There are a few signs that some suburban senators are also open to hearing arguments in favor of raising taxes on the wealthy in one form or another. Activists say they spotted Long Island state Sens. James Gaughran and John Brooks at a Feb. 13 briefing held by the Strong Economy For All Coalition in Albany. There are also tax proposals coming from lawmakers like state Sen. Jen Metzger of the Hudson Valley, who is leading efforts in the chamber to impose a new tax on stock buybacks by corporations.
But political alliances can fray when one side does not get what it wants from another. Progressive groups backed the Democratic takeover of the state Senate in 2018 and celebrated the legislation it passed on issues like voting rights, rent reforms and climate change. But such support is evidently contingent on Democratic senators getting on board with raising taxes on the wealthy while not also making a deal on bail reform. “My fear is that legislators who are looking for rollbacks on bail might get pitted against education and (that would) come at some cost to schools,” said Jasmine Gripper, executive director of the Alliance for Quality Education, an advocacy group pushing for billions in new funding for public schools per a 2006 state court decision..
Such arguments have yet to convince Long Island Democrats. A spokesman for state Sen. Todd Kaminsky said he remains opposed to raising taxes. Other members of the so-called Long Island Six, the half-dozen Democratic senators from the island, are laying low on the issue until the Senate releases its own funding proposal in the coming weeks. But activists are continuing to pressure swing district Democrats, including through new ads on Facebook.
If Democrats were to raise billions of dollars through new taxes on the wealthy, they could theoretically have enough money to plug the budget deficit while also increasing spending on public schools and health care enough to placate their critics on the political left. But this would require Cuomo and Stewart-Cousins to give ground on an issue that they have been firm on thus far this year.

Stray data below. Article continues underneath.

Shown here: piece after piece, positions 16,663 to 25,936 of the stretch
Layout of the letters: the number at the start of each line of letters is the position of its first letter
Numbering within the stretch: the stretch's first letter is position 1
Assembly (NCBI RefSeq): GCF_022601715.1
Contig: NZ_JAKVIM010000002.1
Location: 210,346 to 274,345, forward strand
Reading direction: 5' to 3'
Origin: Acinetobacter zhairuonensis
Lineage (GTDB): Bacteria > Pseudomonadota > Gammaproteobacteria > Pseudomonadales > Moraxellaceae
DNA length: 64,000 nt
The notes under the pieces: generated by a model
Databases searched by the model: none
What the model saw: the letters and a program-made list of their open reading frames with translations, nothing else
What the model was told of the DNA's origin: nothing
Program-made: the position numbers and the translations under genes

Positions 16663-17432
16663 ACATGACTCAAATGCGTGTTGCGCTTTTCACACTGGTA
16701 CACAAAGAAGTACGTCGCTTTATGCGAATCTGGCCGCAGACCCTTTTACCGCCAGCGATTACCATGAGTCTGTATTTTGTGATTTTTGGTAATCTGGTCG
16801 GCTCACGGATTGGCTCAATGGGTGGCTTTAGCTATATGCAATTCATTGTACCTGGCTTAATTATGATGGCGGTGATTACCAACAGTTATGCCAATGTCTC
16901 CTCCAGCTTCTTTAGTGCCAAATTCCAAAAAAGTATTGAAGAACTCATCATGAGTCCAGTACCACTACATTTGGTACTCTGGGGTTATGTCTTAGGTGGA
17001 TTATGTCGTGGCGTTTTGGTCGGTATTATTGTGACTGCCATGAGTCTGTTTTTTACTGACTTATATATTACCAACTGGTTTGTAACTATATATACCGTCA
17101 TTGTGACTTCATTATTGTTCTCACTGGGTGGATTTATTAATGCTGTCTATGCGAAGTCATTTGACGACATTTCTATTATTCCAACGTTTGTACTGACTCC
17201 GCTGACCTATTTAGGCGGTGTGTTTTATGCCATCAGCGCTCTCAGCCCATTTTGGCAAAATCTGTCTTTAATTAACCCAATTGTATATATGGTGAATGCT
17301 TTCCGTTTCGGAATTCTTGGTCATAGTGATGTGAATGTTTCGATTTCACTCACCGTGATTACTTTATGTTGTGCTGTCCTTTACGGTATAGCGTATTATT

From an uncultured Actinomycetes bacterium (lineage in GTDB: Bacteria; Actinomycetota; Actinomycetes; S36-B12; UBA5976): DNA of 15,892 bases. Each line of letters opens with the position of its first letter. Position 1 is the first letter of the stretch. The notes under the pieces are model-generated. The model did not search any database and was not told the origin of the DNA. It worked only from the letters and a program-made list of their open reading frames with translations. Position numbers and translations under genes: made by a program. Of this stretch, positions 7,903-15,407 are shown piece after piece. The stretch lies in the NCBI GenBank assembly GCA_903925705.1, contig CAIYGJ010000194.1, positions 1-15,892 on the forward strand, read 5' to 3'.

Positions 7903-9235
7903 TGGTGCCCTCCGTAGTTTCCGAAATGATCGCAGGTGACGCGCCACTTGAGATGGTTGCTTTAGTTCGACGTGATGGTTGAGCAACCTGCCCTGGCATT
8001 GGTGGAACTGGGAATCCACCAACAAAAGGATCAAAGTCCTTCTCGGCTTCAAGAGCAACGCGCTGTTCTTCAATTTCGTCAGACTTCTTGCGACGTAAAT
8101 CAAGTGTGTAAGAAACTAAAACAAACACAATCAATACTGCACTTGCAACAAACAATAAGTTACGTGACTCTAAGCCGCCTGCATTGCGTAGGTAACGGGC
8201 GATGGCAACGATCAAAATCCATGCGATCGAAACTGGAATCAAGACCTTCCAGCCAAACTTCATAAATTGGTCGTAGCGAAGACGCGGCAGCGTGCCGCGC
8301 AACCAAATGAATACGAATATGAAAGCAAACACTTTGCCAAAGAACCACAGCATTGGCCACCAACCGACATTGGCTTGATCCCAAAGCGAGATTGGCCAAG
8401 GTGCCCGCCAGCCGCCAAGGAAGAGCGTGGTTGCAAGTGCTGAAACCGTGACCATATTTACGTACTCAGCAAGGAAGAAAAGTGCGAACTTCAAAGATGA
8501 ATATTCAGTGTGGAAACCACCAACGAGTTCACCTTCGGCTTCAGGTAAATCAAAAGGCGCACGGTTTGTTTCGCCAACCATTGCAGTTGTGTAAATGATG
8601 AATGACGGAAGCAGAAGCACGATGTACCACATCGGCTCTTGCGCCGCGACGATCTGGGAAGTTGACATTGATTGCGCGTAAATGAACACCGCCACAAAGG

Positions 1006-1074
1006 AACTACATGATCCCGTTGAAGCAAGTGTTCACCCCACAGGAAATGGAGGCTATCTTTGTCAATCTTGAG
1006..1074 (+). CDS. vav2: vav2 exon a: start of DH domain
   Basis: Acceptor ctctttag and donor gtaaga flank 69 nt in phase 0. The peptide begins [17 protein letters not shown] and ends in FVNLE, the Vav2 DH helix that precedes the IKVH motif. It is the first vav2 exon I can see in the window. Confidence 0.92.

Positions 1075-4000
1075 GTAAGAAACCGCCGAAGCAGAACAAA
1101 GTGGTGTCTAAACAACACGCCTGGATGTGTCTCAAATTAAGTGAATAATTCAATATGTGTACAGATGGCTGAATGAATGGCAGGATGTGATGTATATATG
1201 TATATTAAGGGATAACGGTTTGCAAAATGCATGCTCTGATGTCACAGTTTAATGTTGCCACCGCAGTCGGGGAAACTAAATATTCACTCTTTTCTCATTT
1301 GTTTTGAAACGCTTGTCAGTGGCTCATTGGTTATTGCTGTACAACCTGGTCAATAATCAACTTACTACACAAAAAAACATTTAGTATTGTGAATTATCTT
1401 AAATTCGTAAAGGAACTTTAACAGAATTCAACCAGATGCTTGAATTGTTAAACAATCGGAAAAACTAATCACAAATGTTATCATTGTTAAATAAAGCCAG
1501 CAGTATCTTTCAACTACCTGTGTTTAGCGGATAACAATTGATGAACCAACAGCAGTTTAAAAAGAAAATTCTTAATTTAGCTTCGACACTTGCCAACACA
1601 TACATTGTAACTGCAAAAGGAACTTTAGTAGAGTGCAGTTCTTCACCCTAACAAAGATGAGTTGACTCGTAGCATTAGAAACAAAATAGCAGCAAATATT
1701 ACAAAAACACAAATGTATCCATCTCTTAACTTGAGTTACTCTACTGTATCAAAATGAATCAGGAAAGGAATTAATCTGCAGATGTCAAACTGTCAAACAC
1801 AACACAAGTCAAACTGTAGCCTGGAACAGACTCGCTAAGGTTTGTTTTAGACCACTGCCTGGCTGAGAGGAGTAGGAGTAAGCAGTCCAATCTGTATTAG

There could be some wiggle room for them as budget negotiations get underway among Cuomo, Heastie and Stewart-Cousins. The governor has previously supported new levies on pied-à-terres and hedge fund managers. “We would have to review the specifics,” Cuomo spokesman Rich Azzopardi said about the governor’s support for such proposals moving forward. Stewart-Cousins meanwhile has said tax increases are not the “first fallback” position for her conference. But taxes targeting billionaires would not exactly violate her stated commitment to protecting “middle-class and low-income New Yorkers.”
Fiscal conservatives have warned that any attempt to raise taxes on the wealthy could hurt the state’s bottom line. The top 1% of income tax filers paid 37% of the state’s income taxes, according to research by the Citizens Budget Commission. The state is more dependent than ever on taxes from a few dozen billionaires at the very top, and if just a few of them move out of state, then it could make a big difference in the state’s revenues, fiscal watchdogs warned.
Balancing the budget ultimately comes down to something more than dollars and cents. Senate Democrats worry that backing increased taxes on the wealthy could hurt their hold on swing districts in the chamber, which would in turn jeopardize progressives’ ability to get bills through the state Legislature. But activists on the political left are challenging that assumption this year by pushing the idea that supporting higher taxes on the wealthy is to the political advantage of Democratic lawmakers. “Show me the money,” Deutsch said. “This is the year the Legislature has to get a spine.”
An earlier version of this article misspelled the name of Charles Khan and mischaracterized a 2006 state court decision.